Vitamin D: more than previously thought
Vitamin D has been recognized exclusively for its role in bone health. Advances in technology have helped to understand the endocrine system of vitamin D and its biological importance.
Finding a large number of molecular targets in numerous tissues: bone, cells of the immune system, cardiovascular system, and skeletal muscle; has made it possible to understand that the functions of vitamin D cover more than previously thought.
Many of these functions are of great importance in athletic performance , such as optimizing muscle function, maintaining bone health or minimizing muscle risk of infections.
But we cannot speak of vitamin D as an ergogenic aid but rather a biological necessity, therefore individual vitamin D levels must be taken into account before using a supplement.
What is Vitamin D deficiency?
Currently, a deficiency of this vitamin is observed in the general population and among athletes. Some of the reasons have to do with lifestyles that are too “indoors”: working long hours at home or office, training in the gym, etc. But others, less remediable, are related to some seasons of the year or living in countries with higher latitudes.
In the following table C of the image below you can see the adequate levels of vitamin D that are between 100-150 nmol / L.
In ng / mL the appropriate values would be between 40-60.
5 (very poor)
5- 12-20 (inadequate)
> 20 (adequate)
> 72 (toxic)
In UI the ranges of values would be these:
500 (very poor)
500- 1200-2000 (inadequate)
> 2000 (adequate)
> 7200 (toxic)
Why is it important that the Sun gives us?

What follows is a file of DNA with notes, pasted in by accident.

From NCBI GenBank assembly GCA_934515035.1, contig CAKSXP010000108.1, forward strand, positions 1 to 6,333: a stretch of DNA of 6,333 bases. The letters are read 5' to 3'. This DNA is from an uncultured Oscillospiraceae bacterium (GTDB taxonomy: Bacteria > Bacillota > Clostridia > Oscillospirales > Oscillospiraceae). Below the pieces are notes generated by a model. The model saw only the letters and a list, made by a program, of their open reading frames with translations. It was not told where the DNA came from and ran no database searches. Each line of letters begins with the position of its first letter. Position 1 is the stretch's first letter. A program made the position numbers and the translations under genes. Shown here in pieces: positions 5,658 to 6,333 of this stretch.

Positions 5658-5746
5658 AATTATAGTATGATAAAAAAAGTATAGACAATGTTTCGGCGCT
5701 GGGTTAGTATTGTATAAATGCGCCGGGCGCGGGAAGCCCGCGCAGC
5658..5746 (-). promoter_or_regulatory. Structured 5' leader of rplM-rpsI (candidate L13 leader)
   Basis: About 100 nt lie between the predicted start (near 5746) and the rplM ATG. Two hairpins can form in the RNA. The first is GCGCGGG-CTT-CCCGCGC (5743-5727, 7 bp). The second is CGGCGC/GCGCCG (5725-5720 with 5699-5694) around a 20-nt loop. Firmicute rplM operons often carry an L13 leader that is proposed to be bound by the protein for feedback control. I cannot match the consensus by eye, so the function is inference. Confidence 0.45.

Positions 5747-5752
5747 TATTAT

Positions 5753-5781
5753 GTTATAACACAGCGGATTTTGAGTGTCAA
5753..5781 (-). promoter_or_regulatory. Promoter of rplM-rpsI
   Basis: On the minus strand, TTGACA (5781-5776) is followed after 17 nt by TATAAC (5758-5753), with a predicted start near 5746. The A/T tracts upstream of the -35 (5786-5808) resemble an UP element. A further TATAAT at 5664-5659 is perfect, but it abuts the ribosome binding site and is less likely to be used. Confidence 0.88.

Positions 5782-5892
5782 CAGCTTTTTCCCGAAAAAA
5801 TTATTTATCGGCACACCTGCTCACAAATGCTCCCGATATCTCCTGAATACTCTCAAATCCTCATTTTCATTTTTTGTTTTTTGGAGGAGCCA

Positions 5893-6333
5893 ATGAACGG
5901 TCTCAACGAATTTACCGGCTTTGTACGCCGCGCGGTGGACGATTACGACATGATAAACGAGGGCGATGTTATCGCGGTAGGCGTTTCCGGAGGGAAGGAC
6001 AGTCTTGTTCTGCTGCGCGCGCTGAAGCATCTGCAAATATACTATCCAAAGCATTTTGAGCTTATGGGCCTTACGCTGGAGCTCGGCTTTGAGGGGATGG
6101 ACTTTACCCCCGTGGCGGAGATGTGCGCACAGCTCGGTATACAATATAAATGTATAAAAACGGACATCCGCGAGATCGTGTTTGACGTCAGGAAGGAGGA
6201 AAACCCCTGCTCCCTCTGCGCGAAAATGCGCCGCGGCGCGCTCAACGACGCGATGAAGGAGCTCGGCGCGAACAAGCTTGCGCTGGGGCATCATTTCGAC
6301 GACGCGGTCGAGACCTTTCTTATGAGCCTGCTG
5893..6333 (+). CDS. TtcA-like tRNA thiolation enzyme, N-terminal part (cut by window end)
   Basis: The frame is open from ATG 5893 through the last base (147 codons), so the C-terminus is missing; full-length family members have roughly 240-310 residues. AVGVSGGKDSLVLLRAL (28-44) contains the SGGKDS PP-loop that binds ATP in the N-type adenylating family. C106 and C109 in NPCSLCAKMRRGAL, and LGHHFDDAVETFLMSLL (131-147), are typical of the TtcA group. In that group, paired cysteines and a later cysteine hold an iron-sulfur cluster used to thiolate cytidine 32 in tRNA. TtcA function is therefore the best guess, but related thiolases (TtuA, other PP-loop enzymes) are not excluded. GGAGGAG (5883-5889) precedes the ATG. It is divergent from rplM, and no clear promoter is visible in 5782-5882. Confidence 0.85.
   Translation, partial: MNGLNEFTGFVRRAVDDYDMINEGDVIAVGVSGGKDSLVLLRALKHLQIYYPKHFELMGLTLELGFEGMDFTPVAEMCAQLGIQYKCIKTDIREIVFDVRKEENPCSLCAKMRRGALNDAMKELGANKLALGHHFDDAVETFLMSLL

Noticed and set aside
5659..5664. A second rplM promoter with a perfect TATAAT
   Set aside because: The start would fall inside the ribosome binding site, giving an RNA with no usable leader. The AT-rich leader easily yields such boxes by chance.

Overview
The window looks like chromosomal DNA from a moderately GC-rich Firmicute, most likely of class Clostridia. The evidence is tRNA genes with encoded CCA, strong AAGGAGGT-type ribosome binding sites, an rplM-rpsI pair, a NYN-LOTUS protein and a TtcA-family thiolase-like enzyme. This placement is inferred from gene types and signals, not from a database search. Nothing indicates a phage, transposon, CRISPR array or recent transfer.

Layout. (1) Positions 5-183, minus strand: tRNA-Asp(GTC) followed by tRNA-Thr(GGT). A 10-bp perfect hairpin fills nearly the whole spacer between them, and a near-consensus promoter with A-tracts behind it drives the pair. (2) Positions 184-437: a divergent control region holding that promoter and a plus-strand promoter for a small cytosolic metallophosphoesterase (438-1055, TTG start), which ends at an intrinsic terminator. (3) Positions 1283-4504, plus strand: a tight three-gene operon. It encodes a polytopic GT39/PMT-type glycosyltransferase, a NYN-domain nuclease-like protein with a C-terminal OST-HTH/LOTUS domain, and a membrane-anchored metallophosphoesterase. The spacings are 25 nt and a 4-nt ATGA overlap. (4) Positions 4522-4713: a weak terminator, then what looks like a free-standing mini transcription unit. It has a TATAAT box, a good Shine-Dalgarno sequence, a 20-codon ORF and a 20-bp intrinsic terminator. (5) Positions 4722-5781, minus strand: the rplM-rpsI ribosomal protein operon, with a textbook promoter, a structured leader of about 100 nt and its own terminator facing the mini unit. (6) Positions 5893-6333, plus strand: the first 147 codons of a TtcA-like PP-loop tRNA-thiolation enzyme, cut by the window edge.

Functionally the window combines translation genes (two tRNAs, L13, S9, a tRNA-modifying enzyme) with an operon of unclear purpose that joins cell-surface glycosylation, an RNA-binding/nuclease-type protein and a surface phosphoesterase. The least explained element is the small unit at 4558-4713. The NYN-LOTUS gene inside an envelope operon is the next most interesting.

Vitamin D is synthesized mainly from exposure to ultraviolet B (UVB) radiation that impacts our skin. From 7-dehydrocholesterol that is found pre-vitamin D3 is synthesized in the dermis. This pre-vitamin D3 is transformed into cholecalciferol (Vitamin D3).
The vitamin D that we introduce into the body through food is absorbed directly in the form of cholecalciferol or vitamin D3.
Vitamin D3 needs to undergo two hydroxylations to be transformed into the active form that can exert biological functions in the body. The first hydroxylation occurs in the liver and the second in the kidney.
1,25 (OH) 2D3 binds to its receptors forming a complex that accesses the cell nucleus where it controls the expression of genes that stimulate the synthesis of proteins responsible for regulating different processes.
The problem at the dietary level is that the bioavailability is lower, around 50%. Bioavailability and half-life is greater through the sun. And you will ask yourself, how long do I have to be exposed? That depends on the type of skin, the latitude where you are, the season of the year, the time of day … as you can see there are many variables to take into account.
Foods rich in Vitamin D :
- Fish fatty (salmon, tuna, mackerel)
- Bovine liver
- Yema de egg
- Milk or vegetable drinks fortified in Vit.D
Vitamin D deficiency is related to different processes that can affect health, such as:
- Cancer risk
- Cardiovascular risk
- Insulin resistance
- Muscle weakness